Start with a "rule-of-thumb" simile:

His love for her is like the fires of Centralia.

Let's also use another simile and say:
The phrase "similar to" is like the word "like"

Now, let us use this simile (metonym?) metaphorically to re-state our first simile:

His love for her is similar to the fires of Centralia.

Why isn't this a simile?


Smile

young and innocent
 
  1  
Reply Tue 25 Sep, 2012 05:51 pm
@Miklos7,
well i was reading "The Aeneid" and in book four, i caught a passage that i think may be a kind of simile.
"Above the rest, Aeneas walked to meet her,
To join his retinue with hers. (and here is where i think the simile is!)
He seemed---
Think of the lord Apollo in the spring
When he leaves wintering in Lycia
By Xanthus torrent, for his mother's isle
Of Delos, to renew the festival;
Around his alters Cretans, Dryopes,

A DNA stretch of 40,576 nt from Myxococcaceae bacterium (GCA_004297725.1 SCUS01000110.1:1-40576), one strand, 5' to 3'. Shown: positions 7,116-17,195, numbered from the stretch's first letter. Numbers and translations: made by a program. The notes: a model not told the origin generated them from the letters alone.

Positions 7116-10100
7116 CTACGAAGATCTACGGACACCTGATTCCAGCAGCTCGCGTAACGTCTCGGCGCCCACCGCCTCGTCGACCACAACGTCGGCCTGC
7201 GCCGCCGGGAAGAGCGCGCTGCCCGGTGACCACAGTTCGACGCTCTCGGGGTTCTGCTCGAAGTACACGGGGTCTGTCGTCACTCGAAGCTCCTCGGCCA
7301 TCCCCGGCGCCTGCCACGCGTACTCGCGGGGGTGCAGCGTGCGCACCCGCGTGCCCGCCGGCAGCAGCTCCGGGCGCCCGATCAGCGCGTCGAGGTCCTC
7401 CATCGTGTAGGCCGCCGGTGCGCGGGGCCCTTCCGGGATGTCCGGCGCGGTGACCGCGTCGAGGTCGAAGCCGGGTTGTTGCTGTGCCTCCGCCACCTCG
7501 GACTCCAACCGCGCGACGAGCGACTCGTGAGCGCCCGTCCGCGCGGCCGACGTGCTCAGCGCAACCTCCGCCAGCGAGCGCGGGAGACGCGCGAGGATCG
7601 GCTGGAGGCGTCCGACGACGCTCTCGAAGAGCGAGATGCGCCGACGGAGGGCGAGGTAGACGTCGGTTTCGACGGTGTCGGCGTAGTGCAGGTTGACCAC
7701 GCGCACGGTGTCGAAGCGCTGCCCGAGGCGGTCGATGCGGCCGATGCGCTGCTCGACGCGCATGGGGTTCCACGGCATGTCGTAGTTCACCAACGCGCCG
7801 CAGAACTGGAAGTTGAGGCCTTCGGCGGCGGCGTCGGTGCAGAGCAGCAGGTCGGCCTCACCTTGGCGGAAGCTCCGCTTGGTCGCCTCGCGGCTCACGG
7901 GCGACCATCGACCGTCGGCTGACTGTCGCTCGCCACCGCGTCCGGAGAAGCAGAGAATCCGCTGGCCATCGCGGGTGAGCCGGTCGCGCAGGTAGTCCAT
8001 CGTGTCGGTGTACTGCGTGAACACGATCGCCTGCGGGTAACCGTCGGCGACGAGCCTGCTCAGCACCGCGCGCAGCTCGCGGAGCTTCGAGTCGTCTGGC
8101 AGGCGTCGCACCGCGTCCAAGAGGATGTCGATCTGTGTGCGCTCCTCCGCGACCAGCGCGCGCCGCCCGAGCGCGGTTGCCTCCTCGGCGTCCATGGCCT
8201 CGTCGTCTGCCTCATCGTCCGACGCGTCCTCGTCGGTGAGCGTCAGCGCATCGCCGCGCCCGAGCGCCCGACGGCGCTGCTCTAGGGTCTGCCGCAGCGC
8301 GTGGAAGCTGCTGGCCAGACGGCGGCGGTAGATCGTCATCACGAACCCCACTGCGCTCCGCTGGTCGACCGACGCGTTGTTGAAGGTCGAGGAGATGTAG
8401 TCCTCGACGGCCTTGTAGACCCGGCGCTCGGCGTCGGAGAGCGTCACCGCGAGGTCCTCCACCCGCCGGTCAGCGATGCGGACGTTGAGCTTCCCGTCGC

And painted Agathyrsans raise a shout,
But the god walks the Cynthein ridge alone
And smooths his hair, binds it in fronded laurel,
Braids it in gold; and shafts ring on his shoulders.
So elated and swift, Aeneas walked
With sunlit grace upon him.

what do you think?
0 Replies
 
Ragman
 
  2  
Reply Tue 25 Sep, 2012 05:58 pm
@Stosh,
As a programmer I'd think perhaps you might notice the small detail of a 3 or 4-yr-old datestamp?
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McTag
 
  2  
Reply Wed 26 Sep, 2012 01:11 am

Like the beat, beat, beat of the tom-tom
when the jungle shadows fall
Like the tick,tick, tock of the stately clock
as it stands against the wall
Like the drip, drip drip of the rain drops
when the summer shower's through
A voice within me keeps repeating ......
0 Replies